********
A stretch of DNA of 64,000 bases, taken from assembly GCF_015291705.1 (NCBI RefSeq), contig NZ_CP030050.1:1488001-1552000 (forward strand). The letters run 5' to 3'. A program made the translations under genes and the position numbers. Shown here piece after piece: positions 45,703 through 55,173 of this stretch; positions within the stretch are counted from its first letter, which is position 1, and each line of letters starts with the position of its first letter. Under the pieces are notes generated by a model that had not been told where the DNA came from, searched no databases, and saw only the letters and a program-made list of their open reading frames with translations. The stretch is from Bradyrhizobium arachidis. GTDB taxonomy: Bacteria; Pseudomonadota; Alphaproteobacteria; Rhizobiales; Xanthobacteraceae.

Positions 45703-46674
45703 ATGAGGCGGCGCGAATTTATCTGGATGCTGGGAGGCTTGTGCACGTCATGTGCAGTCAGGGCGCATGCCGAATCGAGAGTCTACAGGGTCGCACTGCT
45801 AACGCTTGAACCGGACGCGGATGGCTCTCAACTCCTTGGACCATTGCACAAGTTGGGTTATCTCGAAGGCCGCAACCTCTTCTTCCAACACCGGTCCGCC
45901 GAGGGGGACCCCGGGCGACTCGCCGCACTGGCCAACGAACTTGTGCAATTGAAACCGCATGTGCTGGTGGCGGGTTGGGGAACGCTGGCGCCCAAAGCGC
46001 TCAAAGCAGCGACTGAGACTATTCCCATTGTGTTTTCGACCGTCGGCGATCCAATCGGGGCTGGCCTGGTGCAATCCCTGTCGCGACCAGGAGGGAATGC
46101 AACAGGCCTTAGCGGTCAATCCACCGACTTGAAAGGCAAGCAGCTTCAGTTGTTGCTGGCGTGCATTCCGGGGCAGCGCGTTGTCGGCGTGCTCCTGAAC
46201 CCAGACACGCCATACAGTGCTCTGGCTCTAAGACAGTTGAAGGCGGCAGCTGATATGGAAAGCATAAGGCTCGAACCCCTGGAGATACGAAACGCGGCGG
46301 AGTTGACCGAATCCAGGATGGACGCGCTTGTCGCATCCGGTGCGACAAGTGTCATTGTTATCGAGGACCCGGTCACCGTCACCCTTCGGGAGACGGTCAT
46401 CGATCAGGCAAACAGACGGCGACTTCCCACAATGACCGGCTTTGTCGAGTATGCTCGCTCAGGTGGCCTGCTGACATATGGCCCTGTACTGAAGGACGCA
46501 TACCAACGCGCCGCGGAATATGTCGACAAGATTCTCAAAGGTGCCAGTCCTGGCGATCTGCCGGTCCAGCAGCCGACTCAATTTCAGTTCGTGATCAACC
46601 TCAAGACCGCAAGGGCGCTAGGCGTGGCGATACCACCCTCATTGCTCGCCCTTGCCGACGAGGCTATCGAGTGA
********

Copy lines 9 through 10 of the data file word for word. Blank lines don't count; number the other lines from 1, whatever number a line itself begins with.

46301 AGTTGACCGAATCCAGGATGGACGCGCTTGTCGCATCCGGTGCGACAAGTGTCATTGTTATCGAGGACCCGGTCACCGTCACCCTTCGGGAGACGGTCAT
46401 CGATCAGGCAAACAGACGGCGACTTCCCACAATGACCGGCTTTGTCGAGTATGCTCGCTCAGGTGGCCTGCTGACATATGGCCCTGTACTGAAGGACGCA